Nuclear technology is not only helping Bangladesh’s power woes, but are also working to meet its food requirement. The rice variety produced by the Bangladesh Institute of Nuclear Agriculture (BINA) has given a record yield of 7.22 metric tons per hectare this year.
The variety named BINA-16 has been developed by BINA using nuclear technology and is a short duration rice variety. According to the Gopalganj sub-station of BINA, the rice variety was cultivated in some 350 plots covering a total of 120 acres of land in the district. The paddy was harvested from these plots just after 100 days of sowing. Conventional Aman varieties give an average yield of 6.69 tons per hector while BINA-16 has provided a yield of 7.22 tons per hector in just 100 days.
The officer in charge of the BINA sub-station Gopalganj, Md. Shefaur Rahman said that the cultivation of the BINA-16 variety was done under a program called “Invention of Profitable Crop Variety”. “We cultivated the BINA-16 variety in Gopalganj with assistance from agricultural extension program and under the supervision of this sub-station. This year, in the Aman harvesting season, we have got an average yield of 7.22 tons of paddy per hector from the BINA-16 rice variety which is a record around the country,” Rahman added. “The country’s total crop production will increase by a huge margin if Bangladesh Agricultural Development Corporation starts collecting, storing the seeds of these types of high-efficiency rice varieties and encourage the farmers to cultivate these through agricultural extension programs,” he added.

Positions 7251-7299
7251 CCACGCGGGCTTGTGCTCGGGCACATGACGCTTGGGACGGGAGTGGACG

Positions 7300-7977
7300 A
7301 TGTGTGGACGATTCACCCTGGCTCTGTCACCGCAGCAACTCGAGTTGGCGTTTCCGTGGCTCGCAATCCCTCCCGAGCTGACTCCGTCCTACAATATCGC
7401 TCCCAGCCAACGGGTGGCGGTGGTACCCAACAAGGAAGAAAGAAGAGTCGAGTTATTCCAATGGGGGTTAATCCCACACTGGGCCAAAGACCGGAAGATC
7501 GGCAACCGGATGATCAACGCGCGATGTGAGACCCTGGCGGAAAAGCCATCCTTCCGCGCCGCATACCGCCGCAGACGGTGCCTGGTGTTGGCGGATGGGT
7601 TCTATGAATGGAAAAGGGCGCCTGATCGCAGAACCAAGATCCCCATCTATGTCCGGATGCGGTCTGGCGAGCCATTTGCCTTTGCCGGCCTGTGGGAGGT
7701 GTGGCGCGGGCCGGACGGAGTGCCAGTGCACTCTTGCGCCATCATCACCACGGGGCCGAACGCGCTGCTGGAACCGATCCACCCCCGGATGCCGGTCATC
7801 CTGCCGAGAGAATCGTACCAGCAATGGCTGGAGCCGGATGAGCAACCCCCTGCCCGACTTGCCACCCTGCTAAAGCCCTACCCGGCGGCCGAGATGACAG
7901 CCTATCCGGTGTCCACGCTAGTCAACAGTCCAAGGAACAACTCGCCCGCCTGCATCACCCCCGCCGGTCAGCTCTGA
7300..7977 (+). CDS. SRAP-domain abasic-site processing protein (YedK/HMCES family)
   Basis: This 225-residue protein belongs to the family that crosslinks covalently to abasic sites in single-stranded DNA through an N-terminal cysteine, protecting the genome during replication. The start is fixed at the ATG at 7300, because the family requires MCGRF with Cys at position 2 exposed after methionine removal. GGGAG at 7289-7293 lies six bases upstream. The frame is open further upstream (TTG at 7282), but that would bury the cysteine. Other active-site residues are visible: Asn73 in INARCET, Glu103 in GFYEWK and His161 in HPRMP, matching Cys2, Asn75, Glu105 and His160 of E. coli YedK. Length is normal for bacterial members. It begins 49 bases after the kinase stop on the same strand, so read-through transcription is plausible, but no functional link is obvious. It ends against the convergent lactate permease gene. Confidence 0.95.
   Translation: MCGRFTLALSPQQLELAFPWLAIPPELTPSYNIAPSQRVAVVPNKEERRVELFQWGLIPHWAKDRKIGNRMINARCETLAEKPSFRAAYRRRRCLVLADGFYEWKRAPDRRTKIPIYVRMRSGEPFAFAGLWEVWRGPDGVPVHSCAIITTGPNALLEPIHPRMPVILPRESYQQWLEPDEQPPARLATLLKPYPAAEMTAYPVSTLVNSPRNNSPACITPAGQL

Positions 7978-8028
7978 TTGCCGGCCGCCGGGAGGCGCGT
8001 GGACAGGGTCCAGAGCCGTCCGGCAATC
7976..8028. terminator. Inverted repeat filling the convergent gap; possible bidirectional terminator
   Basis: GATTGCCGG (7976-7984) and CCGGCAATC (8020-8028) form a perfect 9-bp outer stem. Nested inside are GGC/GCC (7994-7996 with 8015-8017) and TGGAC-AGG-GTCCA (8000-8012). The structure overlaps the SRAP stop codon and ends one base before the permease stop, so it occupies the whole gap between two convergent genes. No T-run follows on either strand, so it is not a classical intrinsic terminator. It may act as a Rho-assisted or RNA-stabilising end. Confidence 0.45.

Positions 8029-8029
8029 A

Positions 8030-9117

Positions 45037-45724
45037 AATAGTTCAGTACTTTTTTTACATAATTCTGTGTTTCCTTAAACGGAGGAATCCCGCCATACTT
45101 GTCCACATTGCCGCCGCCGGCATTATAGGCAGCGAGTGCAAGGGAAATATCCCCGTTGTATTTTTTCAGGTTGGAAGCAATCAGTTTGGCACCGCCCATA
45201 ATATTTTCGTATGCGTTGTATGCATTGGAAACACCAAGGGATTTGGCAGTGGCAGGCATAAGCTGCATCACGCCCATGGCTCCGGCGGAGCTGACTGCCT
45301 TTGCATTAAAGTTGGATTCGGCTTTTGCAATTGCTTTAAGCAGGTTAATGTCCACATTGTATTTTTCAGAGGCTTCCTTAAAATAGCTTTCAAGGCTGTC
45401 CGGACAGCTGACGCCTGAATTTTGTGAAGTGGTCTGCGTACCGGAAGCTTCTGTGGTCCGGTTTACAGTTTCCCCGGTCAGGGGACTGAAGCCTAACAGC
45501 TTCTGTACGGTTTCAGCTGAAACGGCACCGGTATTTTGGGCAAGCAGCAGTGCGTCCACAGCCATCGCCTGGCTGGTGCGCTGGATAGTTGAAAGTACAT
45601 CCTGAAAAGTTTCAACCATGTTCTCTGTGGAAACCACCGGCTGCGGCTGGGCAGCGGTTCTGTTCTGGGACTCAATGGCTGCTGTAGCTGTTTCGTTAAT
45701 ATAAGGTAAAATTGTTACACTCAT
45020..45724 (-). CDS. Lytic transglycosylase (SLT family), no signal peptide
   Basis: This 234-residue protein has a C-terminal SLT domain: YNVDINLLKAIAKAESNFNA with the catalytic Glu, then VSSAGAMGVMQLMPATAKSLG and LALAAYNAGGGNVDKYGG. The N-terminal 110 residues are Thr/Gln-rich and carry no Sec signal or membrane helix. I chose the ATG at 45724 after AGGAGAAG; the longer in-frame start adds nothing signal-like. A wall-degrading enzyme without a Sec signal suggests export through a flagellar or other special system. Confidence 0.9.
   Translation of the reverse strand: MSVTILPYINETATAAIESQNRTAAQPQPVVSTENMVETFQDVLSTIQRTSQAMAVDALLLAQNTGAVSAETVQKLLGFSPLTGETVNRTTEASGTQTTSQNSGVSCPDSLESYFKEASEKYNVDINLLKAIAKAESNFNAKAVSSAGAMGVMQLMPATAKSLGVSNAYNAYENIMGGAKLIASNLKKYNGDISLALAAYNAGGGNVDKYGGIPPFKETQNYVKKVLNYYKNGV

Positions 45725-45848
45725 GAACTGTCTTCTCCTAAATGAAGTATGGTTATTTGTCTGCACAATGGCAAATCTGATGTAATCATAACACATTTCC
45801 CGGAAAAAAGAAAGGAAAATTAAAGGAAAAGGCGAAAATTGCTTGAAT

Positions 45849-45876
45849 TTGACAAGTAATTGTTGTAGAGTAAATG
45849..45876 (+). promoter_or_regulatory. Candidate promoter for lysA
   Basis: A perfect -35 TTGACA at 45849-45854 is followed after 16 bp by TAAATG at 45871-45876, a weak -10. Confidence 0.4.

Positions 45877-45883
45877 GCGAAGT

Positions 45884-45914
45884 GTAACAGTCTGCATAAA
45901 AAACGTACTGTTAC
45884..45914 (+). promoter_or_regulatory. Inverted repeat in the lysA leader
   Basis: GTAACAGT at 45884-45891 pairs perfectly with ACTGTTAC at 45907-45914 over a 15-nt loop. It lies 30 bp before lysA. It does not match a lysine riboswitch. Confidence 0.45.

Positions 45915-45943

Rice is the staple food of about 135 million people of Bangladesh. It provides nearly 48 per cent of rural employment, about two-third of total calorie supply and about one-half of the total protein intake of an average person in the country. Rice sector contributes one-half of the agricultural GDP and one-sixth of the national income in Bangladesh.
According to Bangladesh’ Agriculture Ministry, rice production was 36.2 million tonnes in 2018, far above domestic needs (29.1 million). Bangladesh’s research institutes have come up with 94 new varieties of rice. The new seeds were provided to the farmers to boost productivity.
The variety has also got positive reviews from the farmers. “BINA-16 variety has been harvested at least one month before the conventional varieties and it gives us advantage to us in several ways,” said Humayun Khandakar, a farmer from West Majhigati village of Kashiani Upazilla in Gopalganj District. “The early harvesting allows us to sell the paddy at good price in the market and also give us time to cultivate Kolai, Mosur and other winter crops in the same field. The farmers now can cultivate three crops in the same field round the year,” he added explaining the benefits of the short duration rice variety.
The positive sentiments were also echoed by another farmer from the same village, Khandakar Siddique. He said that this rice variety was also disease resistant meaning it required less investment on pesticides and at the same time gave more yield than any other conventional varieties.
Another farmer from the same village, Rejaul Khandakar said: “The seeds of BINA-16 can be easily collected from the harvested paddy. Also, the rice of this variety is thin and tasty.”